Test 31 - Mesh Distortion

Creates a ring model using a triangle mesh, draws an bunch in a grid, and applies a single hard-coded distortion to them while the camera rushes around all higgledy-piggledy.

User Interface

Test 30 - Trackball

Use a trackpad or touch screen to maneuver with precise, natural control. Inspired by Marble Madness, Crystal Castles, and gay marriage :-D

Test 29 - Full Screen & Pointer Lock

Let the user enter fullscreen mode from the title screen or the PAUSED screen. Fullscreen is supported on all desktop browsers, and in Android, in Chrome and Firefox. Safari on iOS 8 doesn't support it yet.

Request pointer lock when entering PLAYING screen. Exit pointerlock when leaving that screen. Browsers always exit pointerlock when "esc" is pressed, so also re-request it if the user clicks the PLAYING screen. Chrome and Firefox are the only desktop browsers that support pointerlock as of June 2015.

Test 28 - Multiple Screens

Until now, each test has had one global world, renderer, and event handler. Now a Screen class encapulates those aspects, so a game can have multiple screens. A main controller class coordinates between the screens, and helps handle transitions.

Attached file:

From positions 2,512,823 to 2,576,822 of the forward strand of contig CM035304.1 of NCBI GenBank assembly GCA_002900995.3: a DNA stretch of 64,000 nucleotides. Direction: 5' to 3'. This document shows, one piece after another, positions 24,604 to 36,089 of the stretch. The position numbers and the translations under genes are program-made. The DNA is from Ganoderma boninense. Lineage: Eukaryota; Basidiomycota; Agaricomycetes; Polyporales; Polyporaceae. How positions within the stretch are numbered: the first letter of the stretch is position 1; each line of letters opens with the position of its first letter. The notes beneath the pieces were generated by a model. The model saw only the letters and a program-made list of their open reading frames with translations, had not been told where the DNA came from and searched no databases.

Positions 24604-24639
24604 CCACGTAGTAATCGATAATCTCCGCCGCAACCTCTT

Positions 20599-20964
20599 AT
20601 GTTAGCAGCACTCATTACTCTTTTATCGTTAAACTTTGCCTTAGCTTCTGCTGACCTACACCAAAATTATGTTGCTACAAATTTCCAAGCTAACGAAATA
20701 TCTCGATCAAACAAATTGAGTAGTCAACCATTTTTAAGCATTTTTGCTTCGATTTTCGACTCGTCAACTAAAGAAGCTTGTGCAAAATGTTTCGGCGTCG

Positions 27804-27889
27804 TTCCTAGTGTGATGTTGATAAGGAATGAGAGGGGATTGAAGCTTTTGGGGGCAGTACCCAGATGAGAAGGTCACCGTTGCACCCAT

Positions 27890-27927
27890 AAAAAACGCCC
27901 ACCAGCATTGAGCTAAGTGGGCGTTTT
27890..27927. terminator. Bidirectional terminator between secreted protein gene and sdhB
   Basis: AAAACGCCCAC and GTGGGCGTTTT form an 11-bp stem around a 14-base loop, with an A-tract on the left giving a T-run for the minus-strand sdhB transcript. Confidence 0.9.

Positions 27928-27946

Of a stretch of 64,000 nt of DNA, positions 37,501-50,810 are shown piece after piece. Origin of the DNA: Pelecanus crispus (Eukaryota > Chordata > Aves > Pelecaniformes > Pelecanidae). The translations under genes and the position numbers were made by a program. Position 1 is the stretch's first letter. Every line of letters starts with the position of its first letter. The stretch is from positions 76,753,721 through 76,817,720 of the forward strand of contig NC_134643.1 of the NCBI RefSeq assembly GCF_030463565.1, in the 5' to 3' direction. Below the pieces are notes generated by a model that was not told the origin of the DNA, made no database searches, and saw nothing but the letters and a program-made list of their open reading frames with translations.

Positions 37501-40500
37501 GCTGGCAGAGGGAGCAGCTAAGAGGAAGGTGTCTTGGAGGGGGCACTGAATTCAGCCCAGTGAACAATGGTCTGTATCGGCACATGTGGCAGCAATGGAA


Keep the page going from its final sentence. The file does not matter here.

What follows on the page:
A game can use this to have a title screen, settings, levels and level transitions, pause screen, "Game Over", "Victory", etc.


Test 27 - Sound Board

Tap the words to make noises.

Test 26 - Touch Tone

Tap the boxes to make noises.

Test 25 - Basic Sounds

Simple sound effects when stuff happens.
And if you want to make your computer get hot: Test 25b - Basic Sounds x100

More Graphics

Test 24 - Pointer

Use the touchscreen or mouse to point at stuff in the world.
Tests the mapping from screen coordinates to world coordinates.

Test 23 - Printer

Easy WebGL text rendering is working now. Once everything is set up, it's
printer.printLine(startMatrix, nextCharMatrix, "DONKEY BATS");

Here's some text, above a waving asteroid field that intersects rose-colored towers.